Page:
That attests to the level of sophistication achievable by direct marketing operations for whom the key to a successful campaign is the ability to create mailing lists so refined that laws of probability give way to theorems of predictability.
And that has come to political marketing, as shown this 1994 election season by the fundraising success of one candidacy-the Virginia senatorial campaign of Oliver North.
Veteran observers say the North campaign will raise $15 million to $20 million, or more, by Election Day, besting the record set in 1984 by Sen. Jesse Helms (R., N.C.), largely via mail solicitations.
"The people in [political] direct mail are not innovators but they pick up quickly on the developments from commercial marketing," says Cris Arterton, dean of the Graduate School of Political Management at George Washington Unviersity.
More sophisticated means more refined, more precise, and less wasteful.
"The major difference in direct mail today is the capacity to more finely refine your lists," says Ladonna Lee, president of political consultancy Eddie Mahe Co., Washington. "It means using census data and non-political data together with political files and mapping capacity."
"The refined ability to target audiences, whether using psychodemographics or better lists, is the biggest change in political mail," says Ben Goddard, the creative mind behind the Health Insurance Association of America's "Harry and Louise" TV ads.
"A few years ago, people figured out how to get voter lists and personalize mailings, and they went crazy with that idea. But now things have turned more creative and graphic," says Mr. Goddard, president of Goddard*Claussen/First Tuesday. "In the last couple of election cycles, the creative quality of mail has improved substantially with more graphic impact, dramatic photography or headlines, and odd-sized pieces that jump out of the mailbox."
Political marketers face the same clutter problem as commercial marketers, however it is exacerbated by a compacted time frame.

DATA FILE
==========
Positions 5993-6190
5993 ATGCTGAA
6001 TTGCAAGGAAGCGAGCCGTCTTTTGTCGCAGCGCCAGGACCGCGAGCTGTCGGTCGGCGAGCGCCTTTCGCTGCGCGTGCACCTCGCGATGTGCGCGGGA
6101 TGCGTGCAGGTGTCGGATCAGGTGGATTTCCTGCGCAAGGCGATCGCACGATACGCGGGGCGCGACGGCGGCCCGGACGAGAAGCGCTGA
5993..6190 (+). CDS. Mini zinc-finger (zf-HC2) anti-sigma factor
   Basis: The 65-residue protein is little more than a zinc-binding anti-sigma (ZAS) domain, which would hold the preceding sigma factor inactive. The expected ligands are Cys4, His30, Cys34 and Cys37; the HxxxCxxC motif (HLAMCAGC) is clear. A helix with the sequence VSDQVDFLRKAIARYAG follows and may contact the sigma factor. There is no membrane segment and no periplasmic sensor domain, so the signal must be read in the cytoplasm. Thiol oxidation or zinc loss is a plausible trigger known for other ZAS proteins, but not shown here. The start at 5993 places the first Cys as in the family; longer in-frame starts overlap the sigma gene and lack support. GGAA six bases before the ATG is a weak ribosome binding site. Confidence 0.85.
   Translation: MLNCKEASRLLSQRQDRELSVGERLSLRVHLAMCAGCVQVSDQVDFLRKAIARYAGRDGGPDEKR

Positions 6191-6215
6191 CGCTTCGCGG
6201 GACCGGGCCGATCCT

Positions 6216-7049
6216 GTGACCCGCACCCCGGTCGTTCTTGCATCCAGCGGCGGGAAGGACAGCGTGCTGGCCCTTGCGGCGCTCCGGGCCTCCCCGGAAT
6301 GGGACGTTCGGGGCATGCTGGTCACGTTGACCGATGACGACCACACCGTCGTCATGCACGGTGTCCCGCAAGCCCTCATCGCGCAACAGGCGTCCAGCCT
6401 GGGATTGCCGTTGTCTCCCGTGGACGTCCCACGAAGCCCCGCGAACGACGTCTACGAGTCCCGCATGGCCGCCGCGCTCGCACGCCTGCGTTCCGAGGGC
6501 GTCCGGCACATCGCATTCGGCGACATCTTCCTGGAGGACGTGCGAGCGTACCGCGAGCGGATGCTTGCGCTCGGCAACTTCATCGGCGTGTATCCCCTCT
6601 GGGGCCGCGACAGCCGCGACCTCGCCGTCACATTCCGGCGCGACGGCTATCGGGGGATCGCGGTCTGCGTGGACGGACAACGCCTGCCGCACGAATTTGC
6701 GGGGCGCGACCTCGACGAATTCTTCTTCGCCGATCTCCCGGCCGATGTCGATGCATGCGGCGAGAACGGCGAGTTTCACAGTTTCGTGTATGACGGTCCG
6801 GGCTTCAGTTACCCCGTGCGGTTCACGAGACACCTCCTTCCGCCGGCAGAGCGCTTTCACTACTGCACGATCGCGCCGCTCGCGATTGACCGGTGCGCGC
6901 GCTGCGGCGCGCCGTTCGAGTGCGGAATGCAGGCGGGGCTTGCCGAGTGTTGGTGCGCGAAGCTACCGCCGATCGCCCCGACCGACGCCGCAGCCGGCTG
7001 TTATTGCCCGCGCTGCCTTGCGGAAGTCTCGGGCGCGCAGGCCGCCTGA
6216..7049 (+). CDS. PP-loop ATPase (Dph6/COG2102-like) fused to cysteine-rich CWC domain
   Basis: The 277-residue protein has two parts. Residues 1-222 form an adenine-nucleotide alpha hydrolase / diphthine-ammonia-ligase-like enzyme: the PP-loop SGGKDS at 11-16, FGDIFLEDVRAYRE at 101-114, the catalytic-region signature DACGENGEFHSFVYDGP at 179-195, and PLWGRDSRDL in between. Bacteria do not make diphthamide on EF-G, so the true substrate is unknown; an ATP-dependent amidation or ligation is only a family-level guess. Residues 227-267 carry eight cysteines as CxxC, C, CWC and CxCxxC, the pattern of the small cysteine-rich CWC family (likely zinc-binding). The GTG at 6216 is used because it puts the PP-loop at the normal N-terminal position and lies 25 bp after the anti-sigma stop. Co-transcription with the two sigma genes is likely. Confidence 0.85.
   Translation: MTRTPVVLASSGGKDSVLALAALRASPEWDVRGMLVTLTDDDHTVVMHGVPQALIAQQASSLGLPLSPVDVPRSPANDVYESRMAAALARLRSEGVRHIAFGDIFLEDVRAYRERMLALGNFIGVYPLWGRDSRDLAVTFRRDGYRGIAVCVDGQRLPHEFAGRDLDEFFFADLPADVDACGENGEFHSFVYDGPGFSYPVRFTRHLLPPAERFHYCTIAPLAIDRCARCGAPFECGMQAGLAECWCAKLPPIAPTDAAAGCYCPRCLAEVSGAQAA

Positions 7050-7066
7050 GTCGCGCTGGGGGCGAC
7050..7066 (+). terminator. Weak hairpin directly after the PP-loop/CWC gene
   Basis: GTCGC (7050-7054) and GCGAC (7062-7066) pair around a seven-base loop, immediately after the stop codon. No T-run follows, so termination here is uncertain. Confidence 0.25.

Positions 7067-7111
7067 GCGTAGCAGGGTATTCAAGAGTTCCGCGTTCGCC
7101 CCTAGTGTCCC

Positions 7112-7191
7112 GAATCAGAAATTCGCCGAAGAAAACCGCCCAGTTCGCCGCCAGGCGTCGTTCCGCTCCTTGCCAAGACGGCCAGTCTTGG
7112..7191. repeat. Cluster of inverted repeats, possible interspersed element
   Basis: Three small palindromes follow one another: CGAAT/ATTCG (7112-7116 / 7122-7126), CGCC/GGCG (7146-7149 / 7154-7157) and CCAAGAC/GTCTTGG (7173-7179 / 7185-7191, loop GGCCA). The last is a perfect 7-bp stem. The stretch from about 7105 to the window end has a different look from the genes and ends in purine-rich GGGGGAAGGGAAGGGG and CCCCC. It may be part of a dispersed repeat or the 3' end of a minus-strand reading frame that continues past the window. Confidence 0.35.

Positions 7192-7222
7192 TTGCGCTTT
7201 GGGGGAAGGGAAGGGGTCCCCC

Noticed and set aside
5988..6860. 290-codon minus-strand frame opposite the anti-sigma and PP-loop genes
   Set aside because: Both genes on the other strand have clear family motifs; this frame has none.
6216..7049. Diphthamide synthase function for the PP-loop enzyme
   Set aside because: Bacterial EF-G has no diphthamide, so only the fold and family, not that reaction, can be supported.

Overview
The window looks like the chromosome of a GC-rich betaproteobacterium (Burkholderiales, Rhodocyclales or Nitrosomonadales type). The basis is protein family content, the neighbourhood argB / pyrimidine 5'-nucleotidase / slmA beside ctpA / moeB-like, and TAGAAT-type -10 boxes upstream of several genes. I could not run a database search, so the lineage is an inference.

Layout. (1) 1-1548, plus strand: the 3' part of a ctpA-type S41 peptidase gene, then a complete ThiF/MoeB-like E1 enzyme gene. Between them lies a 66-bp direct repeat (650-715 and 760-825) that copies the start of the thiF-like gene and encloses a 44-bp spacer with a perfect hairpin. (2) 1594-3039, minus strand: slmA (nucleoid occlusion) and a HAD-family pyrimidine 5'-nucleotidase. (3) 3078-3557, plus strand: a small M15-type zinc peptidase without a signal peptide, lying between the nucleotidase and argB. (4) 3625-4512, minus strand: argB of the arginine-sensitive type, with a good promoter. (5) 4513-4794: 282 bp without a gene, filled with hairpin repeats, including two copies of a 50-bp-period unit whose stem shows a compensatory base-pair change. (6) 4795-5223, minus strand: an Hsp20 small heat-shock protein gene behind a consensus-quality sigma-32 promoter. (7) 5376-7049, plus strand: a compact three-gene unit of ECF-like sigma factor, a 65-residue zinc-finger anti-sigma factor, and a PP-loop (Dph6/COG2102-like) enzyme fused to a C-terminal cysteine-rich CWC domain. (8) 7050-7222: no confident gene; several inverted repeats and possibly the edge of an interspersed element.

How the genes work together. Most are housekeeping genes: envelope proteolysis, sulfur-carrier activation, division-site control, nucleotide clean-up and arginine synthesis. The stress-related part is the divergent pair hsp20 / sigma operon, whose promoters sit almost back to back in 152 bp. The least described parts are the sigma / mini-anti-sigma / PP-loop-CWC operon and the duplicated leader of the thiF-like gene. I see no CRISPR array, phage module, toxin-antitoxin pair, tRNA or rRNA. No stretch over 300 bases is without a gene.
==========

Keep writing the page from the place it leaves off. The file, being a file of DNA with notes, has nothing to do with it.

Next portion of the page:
"Particularly in heavily mailed states-the larger states-you have to improve the quality of your mail message just to maintain equity with the competition," Mr. Goddard notes. "In the week before election day in California, depending on what area ... you could be receiving six to a dozen pieces of mail a day in the last week to 10 days. So the stuff must be a hell of a lot better than the rest to break through."
Increasingly popular are candidate videos mailed to voters much as a traditional campaign brochure or newsletter.
Though first used in the 1980s, political videos didn't broach the mainstream of political weaponry until the early 1990s when duplication costs fell to a couple of bucks.
"Videos are viable in major media markets where the cost of media is extraordinary and where your candidate is running for a lower office, maybe municipal judge in Beverly Hills," says Frank Tobe, president, Below, Tobe & Associates, Marina Del Rey, Calif. "It will be new and probably looked at ... if they don't think it's a bomb."
Congressional candidates in high-cost media markets also might avail themselves of campaign videos, Mr. Tobe says, at least until enough candidates use them that they lose their novelty.
One aspect of political direct marketing that generates some disagreement among professionals is whether response rates have risen concurrently with technological advances.
Some say no, but Mr. Tobe believes response rates have improved "because of the sophistication ...to mail only to the right people in the first place." At the same time, however, the electorate is diminishing, "which is a shame for the electoral process but a fact of business."